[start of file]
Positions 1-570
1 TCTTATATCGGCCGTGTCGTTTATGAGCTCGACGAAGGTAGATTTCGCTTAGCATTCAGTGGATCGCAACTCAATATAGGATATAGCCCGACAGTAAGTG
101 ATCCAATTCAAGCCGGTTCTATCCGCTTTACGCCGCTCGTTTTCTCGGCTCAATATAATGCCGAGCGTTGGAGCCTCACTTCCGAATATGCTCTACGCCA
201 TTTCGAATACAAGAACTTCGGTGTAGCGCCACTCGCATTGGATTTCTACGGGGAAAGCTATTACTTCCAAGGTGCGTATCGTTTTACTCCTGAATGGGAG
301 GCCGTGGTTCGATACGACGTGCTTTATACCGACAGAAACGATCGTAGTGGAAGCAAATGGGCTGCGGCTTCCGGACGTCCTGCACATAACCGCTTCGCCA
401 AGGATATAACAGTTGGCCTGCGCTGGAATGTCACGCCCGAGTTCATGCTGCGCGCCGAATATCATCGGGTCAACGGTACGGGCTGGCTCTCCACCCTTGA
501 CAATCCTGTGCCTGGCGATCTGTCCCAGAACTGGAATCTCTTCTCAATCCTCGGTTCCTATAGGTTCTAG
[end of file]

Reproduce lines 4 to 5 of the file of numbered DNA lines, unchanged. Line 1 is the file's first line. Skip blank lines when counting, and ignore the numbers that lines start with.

201 TTTCGAATACAAGAACTTCGGTGTAGCGCCACTCGCATTGGATTTCTACGGGGAAAGCTATTACTTCCAAGGTGCGTATCGTTTTACTCCTGAATGGGAG
301 GCCGTGGTTCGATACGACGTGCTTTATACCGACAGAAACGATCGTAGTGGAAGCAAATGGGCTGCGGCTTCCGGACGTCCTGCACATAACCGCTTCGCCA